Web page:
"Inteligenta Persono Lernas Esperanton Rapide"
If you're the kind of person who enjoys a brain teaser, likes when a crossword comes together, or appreciates a good answer to an intriguing riddle, Esperanto is the language for you. Even if you don't feel like you have much of a talent for languages, you're still likely to find Esperanto easy and fun.
Esperanto, the International Language, was invented in 1887 and is designed to be easier to learn than other languages. For this reason, Esperanto builds words out of smaller words. Linguistics call Esperanto an agglutinative language; many people call it a “Lego” language. For instance, the word for “hospital” is malsanulejo. Look how that word is build up from smaller words:
mal (un) + san (healthy) + ul (person) + ej (place) + o = unhealthy person place = hospital
If you leave out different parts of malsanulejo you'll be able to make more words:
san + ul + ej + o = healthy person place = spa
san + ul + o = healthy person
mal + san + ul + o = unhealthy person = sick person
san + a = healthy
mal + san + a = unhealthy
See how easy it is to make a new word from smaller pieces? Now, let's replace san (health) with another word, riĉ (“rich”, pronounced the same in Esperanto but with a long “i” sound). We'll still keep mal, ul, ej, o and a We can make:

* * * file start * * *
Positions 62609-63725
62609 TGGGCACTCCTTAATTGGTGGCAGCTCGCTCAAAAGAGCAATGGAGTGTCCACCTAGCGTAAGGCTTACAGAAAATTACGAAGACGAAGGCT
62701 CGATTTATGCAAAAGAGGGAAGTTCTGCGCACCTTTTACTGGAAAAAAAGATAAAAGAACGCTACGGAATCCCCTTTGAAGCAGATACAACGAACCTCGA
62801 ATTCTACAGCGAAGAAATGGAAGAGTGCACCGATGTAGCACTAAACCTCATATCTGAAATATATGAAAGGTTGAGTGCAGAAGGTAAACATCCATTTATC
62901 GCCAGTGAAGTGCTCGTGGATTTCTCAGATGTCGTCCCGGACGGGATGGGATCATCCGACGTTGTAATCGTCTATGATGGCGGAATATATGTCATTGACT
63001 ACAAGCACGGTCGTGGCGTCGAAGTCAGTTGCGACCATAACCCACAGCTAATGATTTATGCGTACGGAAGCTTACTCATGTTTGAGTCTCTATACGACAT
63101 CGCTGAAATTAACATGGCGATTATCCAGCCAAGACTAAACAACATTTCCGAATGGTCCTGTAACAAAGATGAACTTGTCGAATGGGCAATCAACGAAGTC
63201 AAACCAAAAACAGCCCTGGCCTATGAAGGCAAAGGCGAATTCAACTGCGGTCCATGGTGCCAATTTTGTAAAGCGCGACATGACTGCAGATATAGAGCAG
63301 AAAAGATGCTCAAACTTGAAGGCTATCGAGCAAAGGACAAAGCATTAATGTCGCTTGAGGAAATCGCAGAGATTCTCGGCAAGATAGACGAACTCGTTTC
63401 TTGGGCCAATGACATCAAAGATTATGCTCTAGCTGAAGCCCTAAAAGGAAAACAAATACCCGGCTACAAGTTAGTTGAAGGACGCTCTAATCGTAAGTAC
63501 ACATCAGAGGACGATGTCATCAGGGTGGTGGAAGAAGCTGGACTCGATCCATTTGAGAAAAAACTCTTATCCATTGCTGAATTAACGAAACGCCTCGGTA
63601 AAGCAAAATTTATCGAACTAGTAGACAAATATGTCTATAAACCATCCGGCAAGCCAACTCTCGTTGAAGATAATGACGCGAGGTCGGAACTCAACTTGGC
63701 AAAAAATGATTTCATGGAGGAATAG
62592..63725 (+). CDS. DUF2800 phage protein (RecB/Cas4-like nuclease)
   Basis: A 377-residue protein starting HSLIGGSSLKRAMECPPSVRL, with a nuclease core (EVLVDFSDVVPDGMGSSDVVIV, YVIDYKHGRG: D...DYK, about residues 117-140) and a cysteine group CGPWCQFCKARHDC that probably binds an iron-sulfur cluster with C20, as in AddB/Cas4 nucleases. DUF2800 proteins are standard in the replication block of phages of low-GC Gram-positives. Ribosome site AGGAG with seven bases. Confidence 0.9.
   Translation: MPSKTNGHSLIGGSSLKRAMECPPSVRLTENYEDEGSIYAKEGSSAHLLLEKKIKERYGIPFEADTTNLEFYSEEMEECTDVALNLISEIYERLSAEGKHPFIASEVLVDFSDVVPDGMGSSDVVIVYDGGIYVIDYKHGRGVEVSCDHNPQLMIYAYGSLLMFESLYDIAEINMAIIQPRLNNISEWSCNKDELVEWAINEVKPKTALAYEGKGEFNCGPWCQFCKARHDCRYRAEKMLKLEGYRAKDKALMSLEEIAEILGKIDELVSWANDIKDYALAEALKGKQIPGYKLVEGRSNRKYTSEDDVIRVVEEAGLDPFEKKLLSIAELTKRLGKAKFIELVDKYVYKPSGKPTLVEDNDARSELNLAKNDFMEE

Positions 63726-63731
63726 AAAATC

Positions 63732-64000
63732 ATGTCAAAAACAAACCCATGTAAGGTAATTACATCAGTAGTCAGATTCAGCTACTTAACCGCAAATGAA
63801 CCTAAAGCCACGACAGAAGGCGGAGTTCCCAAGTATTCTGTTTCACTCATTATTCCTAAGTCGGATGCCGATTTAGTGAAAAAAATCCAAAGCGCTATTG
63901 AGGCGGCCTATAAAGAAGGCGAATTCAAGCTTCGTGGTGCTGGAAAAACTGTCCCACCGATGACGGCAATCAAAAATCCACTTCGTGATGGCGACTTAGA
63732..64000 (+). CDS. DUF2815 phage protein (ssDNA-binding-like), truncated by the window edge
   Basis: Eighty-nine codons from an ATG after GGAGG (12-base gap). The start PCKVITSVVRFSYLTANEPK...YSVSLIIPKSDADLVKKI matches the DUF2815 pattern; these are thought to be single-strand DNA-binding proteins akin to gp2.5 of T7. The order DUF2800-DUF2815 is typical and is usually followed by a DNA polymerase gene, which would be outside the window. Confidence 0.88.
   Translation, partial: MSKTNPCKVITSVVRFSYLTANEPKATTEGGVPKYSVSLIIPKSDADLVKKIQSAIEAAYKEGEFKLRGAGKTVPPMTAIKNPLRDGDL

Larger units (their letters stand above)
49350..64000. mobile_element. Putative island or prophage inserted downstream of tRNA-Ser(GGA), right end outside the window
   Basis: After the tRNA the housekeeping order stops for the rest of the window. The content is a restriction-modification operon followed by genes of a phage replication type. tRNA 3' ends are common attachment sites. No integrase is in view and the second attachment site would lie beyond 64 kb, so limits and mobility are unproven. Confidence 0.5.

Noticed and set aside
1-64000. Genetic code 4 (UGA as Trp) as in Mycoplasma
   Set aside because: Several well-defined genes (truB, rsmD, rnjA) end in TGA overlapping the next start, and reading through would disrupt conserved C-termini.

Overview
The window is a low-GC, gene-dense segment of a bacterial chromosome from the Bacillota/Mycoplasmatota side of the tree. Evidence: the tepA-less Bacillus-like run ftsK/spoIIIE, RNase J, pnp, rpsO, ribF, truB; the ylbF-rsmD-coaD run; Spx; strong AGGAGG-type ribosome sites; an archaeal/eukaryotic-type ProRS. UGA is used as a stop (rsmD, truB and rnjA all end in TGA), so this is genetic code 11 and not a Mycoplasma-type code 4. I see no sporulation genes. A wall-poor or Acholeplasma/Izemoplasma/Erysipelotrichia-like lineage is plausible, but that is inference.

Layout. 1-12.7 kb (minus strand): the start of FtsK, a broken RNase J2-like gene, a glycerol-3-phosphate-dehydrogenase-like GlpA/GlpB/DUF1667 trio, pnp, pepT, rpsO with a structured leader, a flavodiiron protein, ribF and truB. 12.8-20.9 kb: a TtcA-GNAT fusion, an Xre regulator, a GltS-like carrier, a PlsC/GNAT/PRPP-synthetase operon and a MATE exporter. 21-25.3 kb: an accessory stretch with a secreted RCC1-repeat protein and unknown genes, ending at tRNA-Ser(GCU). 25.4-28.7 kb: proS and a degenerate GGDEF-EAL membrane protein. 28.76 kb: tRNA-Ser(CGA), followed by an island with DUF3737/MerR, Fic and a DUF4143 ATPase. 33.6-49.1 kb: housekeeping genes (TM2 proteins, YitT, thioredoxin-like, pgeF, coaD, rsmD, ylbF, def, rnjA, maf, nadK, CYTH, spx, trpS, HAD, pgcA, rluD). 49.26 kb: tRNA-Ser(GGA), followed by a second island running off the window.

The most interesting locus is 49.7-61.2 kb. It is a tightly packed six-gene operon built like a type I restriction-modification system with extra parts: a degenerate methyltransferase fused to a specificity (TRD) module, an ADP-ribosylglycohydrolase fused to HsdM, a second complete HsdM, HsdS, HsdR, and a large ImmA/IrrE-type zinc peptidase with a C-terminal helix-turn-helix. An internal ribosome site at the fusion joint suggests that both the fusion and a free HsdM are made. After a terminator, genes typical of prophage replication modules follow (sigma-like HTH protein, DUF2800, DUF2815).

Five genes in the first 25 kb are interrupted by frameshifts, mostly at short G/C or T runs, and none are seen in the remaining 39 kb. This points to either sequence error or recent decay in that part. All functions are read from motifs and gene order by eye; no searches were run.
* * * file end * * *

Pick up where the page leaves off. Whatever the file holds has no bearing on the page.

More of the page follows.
mal (un) + riĉ (rich) + ul (person) + ej (place) + o = unrich person place = poor house
Based on the above, can you figure out the meaning of these Esperanto words?
mal + riĉ + ul + o = ?
riĉ + ul + o = ?
The correct answers are “poor person” and “rich person.” Let's put together a sentence that uses several of these words:
La malinteligenta malsana riĉulo ne vizitis la mansanulejon.
We took mal (un) and added it to inteligenta (intelligent) to make “silly” / “foolish”. The sentence means, “the foolish, sick rich person did not go to the hospital.” With these basic “building blocks” of the language, you can have a vocabulary of hundreds of thousands of words with very little memorization.
There are many more aspects of Esperanto words and grammar that might appeal to you. Take a look at how to learn Esperanto, including some suggestions about the best ways to get started. Fill out a short form and we'll send you more information about Esperanto, including the first lesson of our ten-lesson postal course.
You might also want to learn why Esperanto is an ideal candidate for a universal second language, or how learning a second language can keep your brain healthy, or how Esperanto helps protect language diversity.